Housing has to be the focus

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There have been a lot of lingering questions about Dysart’s recent $1.725 million deal to acquire 91.5-acres of vacant land outside Haliburton village.

Why this parcel? Why so much money? What does Dysart plan to do with it?

We touched base with the key players involved in the deal – notably Dysart mayor Murray Fearrey and local businessmen Paul Wilson and Andrew Hodgson. They were all aligned in thinking this property is the last chance Dysart has to meaningfully grow Haliburton village. Debatable given the swathes of empty land heading out of town along Hwy. 118.

Though, given the acreage is close enough to town that it could easily tie into the municipal sewer system and connects to land Dysart owns along Industrial Park Road, potentially creating a second access point to any future development, I definitely see the upside.

Wilson, who has made a career out of developing vacant land in the Highlands, believes the property could accommodate more than 200 new homes. Fearrey said he sees a range of housing options at the site, from single family detached to multi-unit residential – apartments and condos.

If there’s one thing we need more of in Haliburton County, it’s housing. With experts predicting our population could grow by as many as 10,000 people over the next 30 years, we need places where those people can live. From that perspective, I do see this as a win.

It is a gamble though, and the fact it’s being made using taxpayer money is cause for concern. Former mayor Andrea Roberts correctly surmised a council’s job is to ensure the municipality is as risk averse as humanly possible. Any number of things could happen over the next few years to jeopardize this development.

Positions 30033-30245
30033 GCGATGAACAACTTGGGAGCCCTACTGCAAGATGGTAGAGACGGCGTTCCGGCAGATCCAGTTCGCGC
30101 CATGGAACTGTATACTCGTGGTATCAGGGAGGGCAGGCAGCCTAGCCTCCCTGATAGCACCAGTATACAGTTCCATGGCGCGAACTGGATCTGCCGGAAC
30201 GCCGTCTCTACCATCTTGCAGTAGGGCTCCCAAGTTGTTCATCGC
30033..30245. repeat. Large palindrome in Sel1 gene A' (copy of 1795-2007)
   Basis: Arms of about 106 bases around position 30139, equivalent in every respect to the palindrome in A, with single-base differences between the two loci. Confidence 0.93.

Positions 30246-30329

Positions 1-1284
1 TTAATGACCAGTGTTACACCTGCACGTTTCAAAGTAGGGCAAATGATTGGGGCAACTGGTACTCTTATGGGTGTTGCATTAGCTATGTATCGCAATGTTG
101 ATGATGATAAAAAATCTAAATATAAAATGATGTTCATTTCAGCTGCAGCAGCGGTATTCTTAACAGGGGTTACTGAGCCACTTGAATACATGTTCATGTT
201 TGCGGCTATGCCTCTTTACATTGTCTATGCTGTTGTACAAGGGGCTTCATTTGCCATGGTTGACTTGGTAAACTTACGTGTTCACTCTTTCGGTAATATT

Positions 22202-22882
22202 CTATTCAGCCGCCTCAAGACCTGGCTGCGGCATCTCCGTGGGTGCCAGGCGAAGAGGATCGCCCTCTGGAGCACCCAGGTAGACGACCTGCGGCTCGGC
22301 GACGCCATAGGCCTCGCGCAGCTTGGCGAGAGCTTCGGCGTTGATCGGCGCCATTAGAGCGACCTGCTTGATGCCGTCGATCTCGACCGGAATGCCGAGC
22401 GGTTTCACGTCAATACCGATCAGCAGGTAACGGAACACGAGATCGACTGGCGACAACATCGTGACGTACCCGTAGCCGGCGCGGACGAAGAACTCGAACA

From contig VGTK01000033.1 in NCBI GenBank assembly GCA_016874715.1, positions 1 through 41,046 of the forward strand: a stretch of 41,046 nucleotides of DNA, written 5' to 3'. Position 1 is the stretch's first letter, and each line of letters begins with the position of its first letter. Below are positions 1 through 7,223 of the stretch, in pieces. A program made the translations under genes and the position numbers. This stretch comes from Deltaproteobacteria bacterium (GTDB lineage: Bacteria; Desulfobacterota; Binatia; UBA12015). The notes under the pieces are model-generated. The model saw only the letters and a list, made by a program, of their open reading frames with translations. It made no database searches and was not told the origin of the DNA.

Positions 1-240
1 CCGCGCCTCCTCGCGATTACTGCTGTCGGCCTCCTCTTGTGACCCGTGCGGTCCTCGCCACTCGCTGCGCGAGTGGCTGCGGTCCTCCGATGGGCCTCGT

Fearrey said it was the township’s intention to sell the land to a builder to develop. With how unstable the economy seems heading into 2024, what happens if we enter into another recession? What if, once everyone has done their homework, there’s no outside interest to develop the land? The township would be in an incredibly difficult position.

It is concerning too that Fearrey appears to have negotiated this deal himself before involving the rest of council.

Ever since the October 2022 municipal election, there’s been an awkward perception that Dysart council has become a one-man operation, with Fearrey calling the shots. Hearing how the mayor first contacted Wilson to inquire about the land, and then dealt with Hodgson directly on the finer details, before bringing it back to his fellow elected officials, feels off.

The mayor has done this previously. He was instrumental in the deal that brought the Gardens of Haliburton retirement residence to town during a previous term. That arrangement has worked out well for the town. Maybe this will too.

The night of his acclamation, Fearrey told The Highlander he would solve Haliburton’s housing crisis this term. At the time, it seemed a massive stretch – it still does – but this deal at least presents some hope that more housing options, and substantial ones at that, are coming down the pipeline.

The one thing that leaves me scratching my head is the talk of a new arena and curling club. While they would be nice things to have, you have to wonder where the money is coming from. The final cost of Minden’s new arena was north of $13 million – and that was pre-inflation. Adding a second building to that, you’re likely talking in the ballpark of $20 million. Dysart doesn’t have that kind of money and borrowing it would cripple the township, and its taxpayers, financially for decades.

A shiny, new arena should not be a priority. As much as the Minden-Haliburton rivalry still burns bright, and things like arenas are used as points in a nonsensical game of one-upmanship, housing has to be the number one focus here. I hope council keeps sight of that.